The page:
To have a real live fairy godmother living in NYC, complete with wings, it may seem obvious there would have to be some sort of magical realism going on. I was going with it. I got comfortable with the idea. The wings seemed to be the extent of it pretty much. Then there was more. Things started spiraling.
The ending was disconcerting. It fit, I think, but I was left with the feeling of "Wait a minute, what just happened here?" Um...don't know what else to say about that without spoiling it. So yeah. Don't go into this expecting warm fuzzies or redemption. It seemed like that's where it was headed, but then it was like getting smacked in the face with a bucket of cold water. I suppose the magical realism in that way was quite effective. There were parallel realities going on and as the reader you got to choose which to believe.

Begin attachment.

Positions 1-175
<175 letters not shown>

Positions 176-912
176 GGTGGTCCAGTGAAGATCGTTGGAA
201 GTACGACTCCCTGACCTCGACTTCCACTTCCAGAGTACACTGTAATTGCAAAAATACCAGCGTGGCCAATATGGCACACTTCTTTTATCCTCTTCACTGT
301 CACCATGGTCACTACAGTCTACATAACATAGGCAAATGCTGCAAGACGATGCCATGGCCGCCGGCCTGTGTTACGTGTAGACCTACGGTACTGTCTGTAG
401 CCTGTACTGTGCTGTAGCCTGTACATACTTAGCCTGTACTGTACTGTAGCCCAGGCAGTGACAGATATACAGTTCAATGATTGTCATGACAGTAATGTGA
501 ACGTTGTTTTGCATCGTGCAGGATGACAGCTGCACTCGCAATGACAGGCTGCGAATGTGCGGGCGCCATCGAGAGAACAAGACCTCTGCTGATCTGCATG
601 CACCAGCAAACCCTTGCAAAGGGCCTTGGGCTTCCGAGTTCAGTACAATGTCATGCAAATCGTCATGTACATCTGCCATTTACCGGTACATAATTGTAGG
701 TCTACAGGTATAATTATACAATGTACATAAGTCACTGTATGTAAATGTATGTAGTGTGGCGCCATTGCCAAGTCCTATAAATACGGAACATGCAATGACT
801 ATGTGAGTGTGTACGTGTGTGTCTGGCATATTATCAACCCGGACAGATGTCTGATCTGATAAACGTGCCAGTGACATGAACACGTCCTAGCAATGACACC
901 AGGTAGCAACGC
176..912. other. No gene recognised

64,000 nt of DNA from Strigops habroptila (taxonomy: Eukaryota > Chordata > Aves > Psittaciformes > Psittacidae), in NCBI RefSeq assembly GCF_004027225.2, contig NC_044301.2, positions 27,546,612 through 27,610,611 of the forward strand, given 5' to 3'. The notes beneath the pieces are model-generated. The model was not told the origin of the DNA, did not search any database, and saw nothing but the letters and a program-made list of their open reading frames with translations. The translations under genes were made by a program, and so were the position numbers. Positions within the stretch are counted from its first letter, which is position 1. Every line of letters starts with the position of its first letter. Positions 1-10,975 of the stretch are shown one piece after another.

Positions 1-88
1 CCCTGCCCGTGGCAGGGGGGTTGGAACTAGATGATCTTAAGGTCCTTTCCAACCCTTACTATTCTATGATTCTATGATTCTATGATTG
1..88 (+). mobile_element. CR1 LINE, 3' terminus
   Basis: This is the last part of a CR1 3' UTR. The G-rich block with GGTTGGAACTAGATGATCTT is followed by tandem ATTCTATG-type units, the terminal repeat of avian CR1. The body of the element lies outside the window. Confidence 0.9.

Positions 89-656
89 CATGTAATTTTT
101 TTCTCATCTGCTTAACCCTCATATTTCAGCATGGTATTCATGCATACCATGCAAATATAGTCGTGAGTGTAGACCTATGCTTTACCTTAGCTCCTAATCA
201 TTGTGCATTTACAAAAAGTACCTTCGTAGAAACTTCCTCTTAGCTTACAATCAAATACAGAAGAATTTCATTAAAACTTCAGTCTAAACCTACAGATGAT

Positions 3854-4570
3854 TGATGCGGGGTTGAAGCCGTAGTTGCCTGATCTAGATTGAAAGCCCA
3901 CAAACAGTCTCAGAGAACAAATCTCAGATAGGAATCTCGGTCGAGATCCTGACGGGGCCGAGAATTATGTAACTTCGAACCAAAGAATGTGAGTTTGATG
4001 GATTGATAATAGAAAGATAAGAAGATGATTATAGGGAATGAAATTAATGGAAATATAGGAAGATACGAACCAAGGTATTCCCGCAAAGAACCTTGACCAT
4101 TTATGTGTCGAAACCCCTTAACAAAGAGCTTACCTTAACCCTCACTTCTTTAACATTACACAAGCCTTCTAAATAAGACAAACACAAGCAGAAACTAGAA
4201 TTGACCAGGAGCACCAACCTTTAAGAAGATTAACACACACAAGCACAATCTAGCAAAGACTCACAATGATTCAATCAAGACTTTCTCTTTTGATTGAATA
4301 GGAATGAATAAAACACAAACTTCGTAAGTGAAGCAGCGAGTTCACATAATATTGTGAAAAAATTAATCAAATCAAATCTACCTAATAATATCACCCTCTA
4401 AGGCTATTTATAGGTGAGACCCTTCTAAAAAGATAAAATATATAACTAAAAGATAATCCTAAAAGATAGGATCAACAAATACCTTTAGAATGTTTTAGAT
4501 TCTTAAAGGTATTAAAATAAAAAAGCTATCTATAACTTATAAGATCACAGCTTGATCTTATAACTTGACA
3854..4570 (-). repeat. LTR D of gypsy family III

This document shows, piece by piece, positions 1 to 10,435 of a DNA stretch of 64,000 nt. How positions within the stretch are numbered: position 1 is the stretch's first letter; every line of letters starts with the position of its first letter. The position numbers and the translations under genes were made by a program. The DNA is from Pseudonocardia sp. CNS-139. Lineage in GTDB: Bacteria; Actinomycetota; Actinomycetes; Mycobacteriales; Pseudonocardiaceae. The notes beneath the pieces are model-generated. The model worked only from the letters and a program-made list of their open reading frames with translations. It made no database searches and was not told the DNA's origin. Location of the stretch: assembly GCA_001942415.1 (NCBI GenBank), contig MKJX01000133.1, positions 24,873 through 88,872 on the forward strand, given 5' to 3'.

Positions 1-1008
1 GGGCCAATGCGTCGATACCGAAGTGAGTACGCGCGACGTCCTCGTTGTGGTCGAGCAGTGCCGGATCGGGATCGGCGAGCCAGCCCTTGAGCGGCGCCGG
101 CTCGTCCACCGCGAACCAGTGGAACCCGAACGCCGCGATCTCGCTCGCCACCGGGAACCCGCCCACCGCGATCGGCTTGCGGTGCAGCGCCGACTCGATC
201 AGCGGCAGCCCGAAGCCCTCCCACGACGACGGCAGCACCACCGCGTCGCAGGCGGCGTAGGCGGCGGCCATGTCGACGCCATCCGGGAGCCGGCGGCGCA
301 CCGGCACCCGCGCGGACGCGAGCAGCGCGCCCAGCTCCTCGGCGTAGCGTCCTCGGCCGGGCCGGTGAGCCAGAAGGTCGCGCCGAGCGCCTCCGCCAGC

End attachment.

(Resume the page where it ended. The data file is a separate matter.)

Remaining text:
If you read it, I definitely would like to discuss it with you!
Content: Some innuendo and strong desire, but all it led to was kissing.
(Finished reading April 26)
Five Enchanted Roses
, Edited by Anne Elisabeth Stengl
3 stars: The average rating for the 5 stories.
A collection of 5 novellas, each a different retelling of Beauty and the Beast.
1. Espirit de la Rose
, by Kaycee Browning
Cecilia's father is not a nice man. He has been a pirate on the high seas for some time now, in fact. Since the passing of her mother, all Cecilia wants is safe passage to her aunt and uncle's home in London, which he agrees to. Unfortunately, that means on one of his ships.
He has neglected to inform his daughter that he recently has stolen something that brings with it grave consequences: a mirror that belongs to the Fee. They are otherworldly creatures who live by their own rules and they don't take the theft lightly. In fact, they are coming after her father. Then Cecilia, acting more out of terror than rational thought, ends up taking her father's place.